Could I adopt a child?
Could you adopt Malachi?
We are looking for a new family for Malachi. Could you be his new family? Why not find out more?
For most people there is good reason to believe that you could be approved to adopt. One of the "issues" that all adoption agencies are aware of is that quite a number of people decide not to apply because they think that they might not be approved. In many instances they are quite simply wrong!
There are some things which might indicate that you should consider delaying your application for a while and other matters that might make it more difficult for you to adopt. There are only a few things that would make it most unlikely that you could ever adopt. We list some of the more often asked questions below:
What will not affect your application to adopt
Adoption by hetrosexual and gay people and couples should be treated similarly by all adoption agencies. Recent research indicates that gay adopters do a very good job of parenting children and that they have as much as anyone else to offer children who are placed for adoption. You should not expect to face any discrimination because of your sexuality.
Your religious beliefs
Agencies will often state that they approve prospective adopters "of all faiths or none". Your religion may exclude you from being considered for some children, usually where the birth parent has expressed a desire for them to be brought up in a particular faith, but it will not be a barrier to you adopting.
We are not married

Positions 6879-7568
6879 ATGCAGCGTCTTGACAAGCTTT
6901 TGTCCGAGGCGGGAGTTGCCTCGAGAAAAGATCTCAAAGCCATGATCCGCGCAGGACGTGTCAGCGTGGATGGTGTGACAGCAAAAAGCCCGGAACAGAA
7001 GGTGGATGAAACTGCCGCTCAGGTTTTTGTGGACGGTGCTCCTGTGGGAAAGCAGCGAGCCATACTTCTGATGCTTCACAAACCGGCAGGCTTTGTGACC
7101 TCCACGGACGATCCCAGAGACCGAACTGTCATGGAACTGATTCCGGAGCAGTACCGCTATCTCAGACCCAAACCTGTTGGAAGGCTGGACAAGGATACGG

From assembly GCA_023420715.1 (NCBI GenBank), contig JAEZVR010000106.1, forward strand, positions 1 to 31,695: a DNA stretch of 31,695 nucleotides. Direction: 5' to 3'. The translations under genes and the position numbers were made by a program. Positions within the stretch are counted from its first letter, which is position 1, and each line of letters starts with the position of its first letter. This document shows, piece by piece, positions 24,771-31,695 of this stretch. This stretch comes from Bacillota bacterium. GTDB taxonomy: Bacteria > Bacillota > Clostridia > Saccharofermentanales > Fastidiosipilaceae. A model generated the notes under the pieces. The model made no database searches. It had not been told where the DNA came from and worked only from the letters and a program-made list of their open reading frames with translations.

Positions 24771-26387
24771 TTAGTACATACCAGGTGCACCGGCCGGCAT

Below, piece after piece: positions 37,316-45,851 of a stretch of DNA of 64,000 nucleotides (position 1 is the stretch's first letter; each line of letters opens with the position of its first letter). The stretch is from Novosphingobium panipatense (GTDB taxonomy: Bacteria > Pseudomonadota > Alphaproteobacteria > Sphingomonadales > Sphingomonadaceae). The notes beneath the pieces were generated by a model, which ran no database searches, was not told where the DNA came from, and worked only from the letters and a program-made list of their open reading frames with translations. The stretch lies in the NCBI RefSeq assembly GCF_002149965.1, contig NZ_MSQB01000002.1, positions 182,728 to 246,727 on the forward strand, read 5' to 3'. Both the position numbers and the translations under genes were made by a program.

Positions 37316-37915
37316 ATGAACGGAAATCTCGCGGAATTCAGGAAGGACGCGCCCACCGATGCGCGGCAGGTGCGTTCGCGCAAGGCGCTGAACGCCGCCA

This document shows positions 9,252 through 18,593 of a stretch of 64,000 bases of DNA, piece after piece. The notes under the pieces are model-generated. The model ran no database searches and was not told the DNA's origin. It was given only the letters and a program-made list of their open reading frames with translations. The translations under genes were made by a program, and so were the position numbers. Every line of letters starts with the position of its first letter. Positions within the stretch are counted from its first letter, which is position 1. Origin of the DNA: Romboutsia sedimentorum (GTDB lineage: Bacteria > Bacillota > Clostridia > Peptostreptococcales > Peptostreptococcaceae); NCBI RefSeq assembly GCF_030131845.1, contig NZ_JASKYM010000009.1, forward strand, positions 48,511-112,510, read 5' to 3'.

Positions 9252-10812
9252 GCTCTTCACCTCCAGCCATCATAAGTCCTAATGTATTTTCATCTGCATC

Unmarried couples are encouraged to apply to adopt. Couples can be straight, lesbian or gay.
I'm not well off
Agencies will want to establish that you are financially secure (eg not threatened with eviction). You do not have to have a certain level of income to adopt.
I'm on benefits
You can be employed, self employed or unemployed. It will make no material difference to your application.
I live in rented accommodation
Agencies will consider this irrelevant unless you are renting a property where the lease is to end, and where you are expected to move out in the near future.
Why should you consider a delay in applying?
If you are currently, or have recently undergone fertility treatment
Most agencies will consider applicants who have undergone fertility treatment 6 months after this treatment has ended, some insist on a longer period. If you are in this position our advice is to use the time to gather information and to start to discuss all aspects of adoption with both your partner (if applicable) and your family.
You have a child who is not more than two years older than the age of a child you would like to adopt
All agencies insist that an adopted child should be at least two years younger than any existing children of the family. Some insist on an even greater age gap.